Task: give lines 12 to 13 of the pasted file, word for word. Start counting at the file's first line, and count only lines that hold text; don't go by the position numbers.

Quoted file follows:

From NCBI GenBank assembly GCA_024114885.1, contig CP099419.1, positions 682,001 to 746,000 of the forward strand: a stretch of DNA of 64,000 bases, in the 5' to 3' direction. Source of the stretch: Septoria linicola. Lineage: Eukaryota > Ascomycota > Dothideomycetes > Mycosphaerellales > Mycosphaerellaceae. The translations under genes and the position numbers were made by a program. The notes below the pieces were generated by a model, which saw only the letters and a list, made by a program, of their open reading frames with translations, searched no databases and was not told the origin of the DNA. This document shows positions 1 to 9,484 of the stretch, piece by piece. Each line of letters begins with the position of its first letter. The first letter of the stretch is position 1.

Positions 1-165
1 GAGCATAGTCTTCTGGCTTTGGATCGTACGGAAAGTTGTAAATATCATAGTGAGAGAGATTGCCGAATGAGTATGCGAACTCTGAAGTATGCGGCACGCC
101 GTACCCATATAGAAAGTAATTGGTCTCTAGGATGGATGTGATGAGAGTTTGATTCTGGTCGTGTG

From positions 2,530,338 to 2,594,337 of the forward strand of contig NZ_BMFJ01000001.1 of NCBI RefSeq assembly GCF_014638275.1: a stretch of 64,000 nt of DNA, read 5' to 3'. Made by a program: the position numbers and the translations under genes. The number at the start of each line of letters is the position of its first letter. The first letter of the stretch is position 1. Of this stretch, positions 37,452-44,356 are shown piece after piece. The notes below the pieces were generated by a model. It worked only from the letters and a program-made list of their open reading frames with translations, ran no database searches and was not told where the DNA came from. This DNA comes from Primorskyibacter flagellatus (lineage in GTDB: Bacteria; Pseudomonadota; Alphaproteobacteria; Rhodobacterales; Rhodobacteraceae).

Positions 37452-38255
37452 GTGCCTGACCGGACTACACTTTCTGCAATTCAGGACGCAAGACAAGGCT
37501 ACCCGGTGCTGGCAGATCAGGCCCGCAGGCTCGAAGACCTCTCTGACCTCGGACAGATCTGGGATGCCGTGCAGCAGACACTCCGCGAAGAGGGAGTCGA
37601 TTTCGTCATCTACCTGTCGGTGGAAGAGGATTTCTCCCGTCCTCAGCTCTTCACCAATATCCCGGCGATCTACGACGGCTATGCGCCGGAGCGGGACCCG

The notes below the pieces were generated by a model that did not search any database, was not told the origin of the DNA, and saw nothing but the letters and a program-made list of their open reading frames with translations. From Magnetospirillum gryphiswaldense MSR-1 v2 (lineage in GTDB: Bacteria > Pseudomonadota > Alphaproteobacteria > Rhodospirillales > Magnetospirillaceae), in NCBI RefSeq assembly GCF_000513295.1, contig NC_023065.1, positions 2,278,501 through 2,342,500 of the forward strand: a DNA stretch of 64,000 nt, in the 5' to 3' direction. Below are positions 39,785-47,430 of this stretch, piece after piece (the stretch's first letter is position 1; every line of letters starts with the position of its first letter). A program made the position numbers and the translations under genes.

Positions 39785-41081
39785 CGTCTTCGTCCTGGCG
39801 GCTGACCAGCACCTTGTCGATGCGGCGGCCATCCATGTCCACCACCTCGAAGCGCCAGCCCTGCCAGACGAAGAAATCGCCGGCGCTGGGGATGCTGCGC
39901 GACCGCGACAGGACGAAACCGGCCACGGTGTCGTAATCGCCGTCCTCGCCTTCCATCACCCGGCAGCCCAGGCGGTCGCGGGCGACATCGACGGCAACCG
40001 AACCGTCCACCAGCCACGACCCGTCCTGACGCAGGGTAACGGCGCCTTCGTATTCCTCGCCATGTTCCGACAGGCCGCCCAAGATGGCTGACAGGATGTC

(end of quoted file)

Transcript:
39785 CGTCTTCGTCCTGGCG
39801 GCTGACCAGCACCTTGTCGATGCGGCGGCCATCCATGTCCACCACCTCGAAGCGCCAGCCCTGCCAGACGAAGAAATCGCCGGCGCTGGGGATGCTGCGC